Nature* is nonlinear. I reminded of this every day on the preserve. It calls to mind the complex graphs that emerged deep into my economics and ecology courses—a dizzying span curves that increased rapidly, intersecting depending on the inputed values, and tangled in their complex exponential behavior. This is my first summer in this grassland- and oak- dominated landscape and it’s all so novel that I feel I myself am flying along those curves, launched with momentum by their steep slopes and totally unaware of when they might plateau or drop off.
The mechanics of grazing are similarly nonlinear. An example of this is how we could graze the same drainages several seasons over, with the herds’ hooves knocking down the sharp edges, sending soil into the dry (or, depending on the season) wet beds below. This is undoubtedly erosion and sedimentation—a concern for anyone who thinks across watersheds.
But then, after perhaps only a couple of years this stops. With enough repeated disturbance a plateau is reached, and in this case almost literally: Having essentially beveled off the sharp edges and knocked soil a few inches down, filling in pockets, the cows create contours that are sufficiently relaxed for seeds to germinate and take hold. This not only ceases the temporary erosion that caused this revegetation to be possible, but seals the banks from further soil loss in perpetuity (barring a major stochastic event like a flooding washout or concentrated grazing on a small stretch of waterway during an especially wet time).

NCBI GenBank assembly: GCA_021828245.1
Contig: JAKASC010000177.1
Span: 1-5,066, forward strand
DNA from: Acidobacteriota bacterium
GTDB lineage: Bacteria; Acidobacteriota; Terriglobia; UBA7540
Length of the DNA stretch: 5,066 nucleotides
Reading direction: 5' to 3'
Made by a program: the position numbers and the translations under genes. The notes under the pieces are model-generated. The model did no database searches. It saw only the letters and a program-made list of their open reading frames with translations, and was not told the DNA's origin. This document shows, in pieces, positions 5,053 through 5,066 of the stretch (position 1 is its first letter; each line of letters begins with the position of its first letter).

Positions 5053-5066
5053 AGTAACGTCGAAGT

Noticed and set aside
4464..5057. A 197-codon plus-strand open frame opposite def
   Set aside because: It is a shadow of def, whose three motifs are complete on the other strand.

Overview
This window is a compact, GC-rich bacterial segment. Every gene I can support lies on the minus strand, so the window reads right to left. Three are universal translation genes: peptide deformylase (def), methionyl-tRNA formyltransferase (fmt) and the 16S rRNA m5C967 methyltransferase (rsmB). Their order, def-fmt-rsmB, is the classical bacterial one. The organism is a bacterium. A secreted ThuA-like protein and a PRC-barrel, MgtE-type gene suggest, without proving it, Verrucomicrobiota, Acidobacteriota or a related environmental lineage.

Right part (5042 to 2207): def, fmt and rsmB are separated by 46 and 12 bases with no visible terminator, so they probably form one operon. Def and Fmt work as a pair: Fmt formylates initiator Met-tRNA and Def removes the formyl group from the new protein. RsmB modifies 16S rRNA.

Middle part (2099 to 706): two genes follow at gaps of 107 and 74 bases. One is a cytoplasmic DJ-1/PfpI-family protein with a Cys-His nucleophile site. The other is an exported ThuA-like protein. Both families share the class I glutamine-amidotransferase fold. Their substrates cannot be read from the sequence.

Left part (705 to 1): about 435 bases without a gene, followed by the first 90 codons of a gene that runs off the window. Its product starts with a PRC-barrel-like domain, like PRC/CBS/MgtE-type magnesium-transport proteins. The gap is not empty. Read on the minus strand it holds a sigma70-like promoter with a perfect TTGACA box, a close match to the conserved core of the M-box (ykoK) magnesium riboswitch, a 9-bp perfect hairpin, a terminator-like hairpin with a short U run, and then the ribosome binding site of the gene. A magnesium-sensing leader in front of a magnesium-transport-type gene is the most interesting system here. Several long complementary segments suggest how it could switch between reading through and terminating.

The changes are subtle, but the implications profound, and I consider this terraforming aspect of well-managed grazing to be woefully undervalued. I get it—riparian areas can be fragile, and are exceptionally important for watershed health AND carbon sequestration. But what many ranchers are seeing first hand on their property hasn’t even the faintest twinkle in the literature that many land managers use to inform their management.
Hence, as my conservation ethics and subsequently grazing principles evolve and develop, I have decided to begin prioritizing photo documentation to bridge the divide. So long as the uninitiated can’t see the changes that ranchers and graziers know in their bones to be so apparent and are privy to all the time, the debate will rage on, and slim literature will probably win out.
My concern here is that in some management communities, much like some religious communities, there is a spirit of “we speak where the text speaks, and we are silent where it is silent.” In a planetary hour marred by very rapid (and very nonlinear!) climatic changes, this simply isn’t good enough. We MUST experiment, and we must show our work. Conservation can’t afford to be so conservative anymore.
I am motivated by my notion of the mechanics of change—what creates real shifts in attitude and behavior within individuals and institutions. It seems true that we are psychologically biased towards what we can see and thus easily represent in our minds. So photos matter.